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Data Governance: Picking a High-value Target

Everybody has read the advice that if you want to have a successful data governance initiative, you should scope your project for success, have executive sponsorship, have a way to measure success, etc.

My question is this: If you were just starting a data governance initiative and you were looking around your organization to pick the initial, high-value target, what kind of project would you pick?  You will want that first project to have a high probability of success, but you will also want it to produce significant value to the organization, so that they see the value of continuing to fund data governance.

I am particularly curious to see if this will vary by industry and I expect that it will.

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In my experience, I've found my earliest data governance or data quality successes have been when I was successfully able to piggy-back on an already funded, prioritized and sponsored initiative.  By evangelizing the inclusion of whatever data standards, policies and rules in the context of those projects, I could take credit for that quick win while building some internal credibility that our small, grassroots team of stewards could help add value without being a roadblock.  I've personally done this on Order to Cash initiatives, CRM and ERP upgrades, enterprise data warehousing efforts, campaign management systems and Customer and Contact master implementations.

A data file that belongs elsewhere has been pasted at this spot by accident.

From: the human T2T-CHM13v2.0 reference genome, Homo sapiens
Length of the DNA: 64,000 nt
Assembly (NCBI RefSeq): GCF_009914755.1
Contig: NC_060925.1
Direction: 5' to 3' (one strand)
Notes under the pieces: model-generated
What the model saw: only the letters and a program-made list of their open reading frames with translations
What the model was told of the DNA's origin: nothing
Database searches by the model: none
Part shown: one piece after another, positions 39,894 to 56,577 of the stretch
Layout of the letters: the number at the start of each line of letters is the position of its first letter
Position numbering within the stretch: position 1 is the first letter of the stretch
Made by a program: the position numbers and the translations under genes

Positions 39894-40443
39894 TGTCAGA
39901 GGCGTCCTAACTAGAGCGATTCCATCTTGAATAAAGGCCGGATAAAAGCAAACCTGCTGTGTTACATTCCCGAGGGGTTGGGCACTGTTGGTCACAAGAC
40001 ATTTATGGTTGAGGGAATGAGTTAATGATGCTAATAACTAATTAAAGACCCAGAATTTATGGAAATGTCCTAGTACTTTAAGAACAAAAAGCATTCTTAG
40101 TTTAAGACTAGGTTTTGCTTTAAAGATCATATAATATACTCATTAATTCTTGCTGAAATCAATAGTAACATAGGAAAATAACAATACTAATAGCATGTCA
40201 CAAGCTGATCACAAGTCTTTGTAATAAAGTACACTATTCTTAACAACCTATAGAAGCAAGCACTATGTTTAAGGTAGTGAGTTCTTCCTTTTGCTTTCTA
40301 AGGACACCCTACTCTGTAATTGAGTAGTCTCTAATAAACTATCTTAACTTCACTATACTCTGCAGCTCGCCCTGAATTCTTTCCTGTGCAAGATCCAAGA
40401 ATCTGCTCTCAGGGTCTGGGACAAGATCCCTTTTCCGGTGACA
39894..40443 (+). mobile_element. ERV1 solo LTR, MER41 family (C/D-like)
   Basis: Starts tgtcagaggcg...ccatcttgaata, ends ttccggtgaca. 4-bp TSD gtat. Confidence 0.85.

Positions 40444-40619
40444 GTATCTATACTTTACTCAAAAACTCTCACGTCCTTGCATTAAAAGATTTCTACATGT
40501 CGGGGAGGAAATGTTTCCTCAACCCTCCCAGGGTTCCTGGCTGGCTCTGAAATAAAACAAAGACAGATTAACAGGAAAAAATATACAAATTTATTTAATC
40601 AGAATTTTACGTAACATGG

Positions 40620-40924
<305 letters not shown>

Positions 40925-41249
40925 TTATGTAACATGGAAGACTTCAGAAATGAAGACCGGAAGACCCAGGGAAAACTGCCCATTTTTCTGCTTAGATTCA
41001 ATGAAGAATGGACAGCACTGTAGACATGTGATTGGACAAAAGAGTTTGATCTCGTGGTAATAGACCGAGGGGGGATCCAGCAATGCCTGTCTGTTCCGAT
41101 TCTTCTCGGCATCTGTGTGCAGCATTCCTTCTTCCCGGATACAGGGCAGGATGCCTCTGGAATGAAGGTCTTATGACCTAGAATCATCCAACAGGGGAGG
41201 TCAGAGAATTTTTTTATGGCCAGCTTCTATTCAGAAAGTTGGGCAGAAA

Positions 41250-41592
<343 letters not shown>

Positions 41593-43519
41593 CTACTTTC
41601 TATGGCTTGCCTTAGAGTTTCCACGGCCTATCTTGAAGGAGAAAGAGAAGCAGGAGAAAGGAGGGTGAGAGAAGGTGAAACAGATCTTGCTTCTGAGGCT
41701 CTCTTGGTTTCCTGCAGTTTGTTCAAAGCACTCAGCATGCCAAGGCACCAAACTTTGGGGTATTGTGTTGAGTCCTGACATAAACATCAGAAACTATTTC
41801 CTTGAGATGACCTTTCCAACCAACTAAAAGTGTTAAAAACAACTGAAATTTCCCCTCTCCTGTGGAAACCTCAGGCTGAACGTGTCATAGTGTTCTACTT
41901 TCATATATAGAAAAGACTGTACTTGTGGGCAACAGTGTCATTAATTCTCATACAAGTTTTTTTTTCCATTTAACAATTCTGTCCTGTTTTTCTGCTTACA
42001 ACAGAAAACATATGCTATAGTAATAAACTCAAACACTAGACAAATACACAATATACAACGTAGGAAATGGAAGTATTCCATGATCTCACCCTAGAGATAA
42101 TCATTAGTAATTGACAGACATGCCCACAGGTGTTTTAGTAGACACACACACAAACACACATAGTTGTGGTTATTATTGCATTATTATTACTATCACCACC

Of course if you're lucky enough to have whatever resources, funding and executive sponsorship required without this grassroots approach, all the better.  I've spoken with many organizations in financial services, for example, that have significant support day one due to their risk and compliance priorities.  I expect you're right that we will see some interesting variation by industry.

I was mentioning in another post about cleaning up everyone's system access. If you have a lot of colleagues who move from one department to anther, they can collect user ID's, LAN drive access, keys/passes to secure areas, digital reports etc. Potentially, you could have people at many levels, who just have far too much access. This should also include access to screen options and function within applications as well.

I would have a data access amnesty. Contact all your key managers and find out what colleagues should have access to, and work with your IT department to pair everyone's access down to what it should be.

There's a product called Varonis that is positioned as data governance for shared drives, Outlook folders, and Sharepoint. It might be useful in the type of access cleanup you're talking about, Richard. 

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